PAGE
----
(Reuters) – Investors are set to publicly rebuke Ericsson chief executive Borje Ekholm over a scandal involving potential payments to Islamic State in a vote on Tuesday.
Mr. Ekholm’s handling of an internal investigation into Ericsson’s operations in Iraq has come under scrutiny after the US Department of Justice said the company breached a deferred prosecution agreement from 2019 for failing to inform US authorities of the potential misconduct she discovered there.
The risk of a hefty fine for the breach slashed Ericsson’s market capitalization by a quarter and angered investors who received no information about the company’s investigation until the media are investigating this earlier this year.
At Ericsson’s annual general meeting, shareholders will vote, among other things, on whether Mr. Ekholm and other board members could be personally liable for their actions.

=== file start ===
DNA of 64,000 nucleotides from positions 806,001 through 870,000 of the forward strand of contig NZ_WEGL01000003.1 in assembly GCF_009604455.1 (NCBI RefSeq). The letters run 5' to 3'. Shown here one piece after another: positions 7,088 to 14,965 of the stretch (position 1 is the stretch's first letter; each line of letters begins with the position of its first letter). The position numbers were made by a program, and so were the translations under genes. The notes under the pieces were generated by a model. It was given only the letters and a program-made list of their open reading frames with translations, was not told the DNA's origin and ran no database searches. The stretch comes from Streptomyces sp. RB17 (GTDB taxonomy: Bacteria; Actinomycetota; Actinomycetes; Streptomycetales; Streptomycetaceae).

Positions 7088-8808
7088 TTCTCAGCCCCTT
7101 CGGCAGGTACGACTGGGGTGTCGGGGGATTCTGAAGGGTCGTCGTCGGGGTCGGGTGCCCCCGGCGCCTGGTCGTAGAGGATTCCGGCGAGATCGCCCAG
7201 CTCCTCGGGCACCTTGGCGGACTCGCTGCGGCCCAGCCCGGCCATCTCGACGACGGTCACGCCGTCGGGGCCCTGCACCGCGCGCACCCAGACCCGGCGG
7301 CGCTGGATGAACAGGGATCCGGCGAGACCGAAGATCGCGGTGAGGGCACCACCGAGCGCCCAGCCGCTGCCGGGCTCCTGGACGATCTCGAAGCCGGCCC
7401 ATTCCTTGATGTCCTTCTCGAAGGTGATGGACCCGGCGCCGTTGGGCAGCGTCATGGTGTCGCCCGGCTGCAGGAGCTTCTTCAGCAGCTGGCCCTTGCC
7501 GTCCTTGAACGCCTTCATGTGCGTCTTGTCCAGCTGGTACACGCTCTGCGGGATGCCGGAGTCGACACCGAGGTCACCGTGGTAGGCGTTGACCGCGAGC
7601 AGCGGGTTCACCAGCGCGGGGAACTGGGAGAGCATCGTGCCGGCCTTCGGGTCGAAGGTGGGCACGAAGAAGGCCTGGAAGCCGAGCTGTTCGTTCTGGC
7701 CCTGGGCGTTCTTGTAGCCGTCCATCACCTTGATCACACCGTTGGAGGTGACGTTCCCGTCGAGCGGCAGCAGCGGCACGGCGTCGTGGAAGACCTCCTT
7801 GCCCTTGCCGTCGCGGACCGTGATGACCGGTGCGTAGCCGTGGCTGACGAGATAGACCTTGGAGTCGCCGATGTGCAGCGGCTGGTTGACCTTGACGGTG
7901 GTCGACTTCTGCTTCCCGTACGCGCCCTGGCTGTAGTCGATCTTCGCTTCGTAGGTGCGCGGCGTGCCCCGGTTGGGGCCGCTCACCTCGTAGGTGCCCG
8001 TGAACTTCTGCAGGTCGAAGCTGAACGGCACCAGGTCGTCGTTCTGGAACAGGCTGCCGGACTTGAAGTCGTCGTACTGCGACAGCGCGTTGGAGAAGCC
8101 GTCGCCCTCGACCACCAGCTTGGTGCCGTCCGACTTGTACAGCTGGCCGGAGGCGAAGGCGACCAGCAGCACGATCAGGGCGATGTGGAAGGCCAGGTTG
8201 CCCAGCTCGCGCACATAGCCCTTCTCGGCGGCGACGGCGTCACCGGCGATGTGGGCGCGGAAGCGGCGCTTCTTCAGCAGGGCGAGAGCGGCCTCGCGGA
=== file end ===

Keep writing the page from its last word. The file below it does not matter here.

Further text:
Under Swedish law, if board members are not discharged of their obligations for the previous year by shareholders holding at least 10% of the shares, they can be sued by the company and its investors.
Based on shareholder responses contacted by Reuters, the votes will cross the 10% threshold.
While losing the vote does not mean Mr Ekholm should resign, it will raise further questions about his handling of the group.
Mr Ekholm, the company’s chief financial officer Carl Mellander and Ericsson have been named as defendants in a US class action lawsuit for misleading investors about its transactions in Iraq.
In 2014, a scandal over business dealings in Uzbekistan of the telecommunications company Telia Company, then called TeliaSonera, led shareholders to vote against the discharge of former CEO Lars Nyberg from personal liability in 2014.
Mr Nyberg was later charged with corruption, but was acquitted by a Swedish court.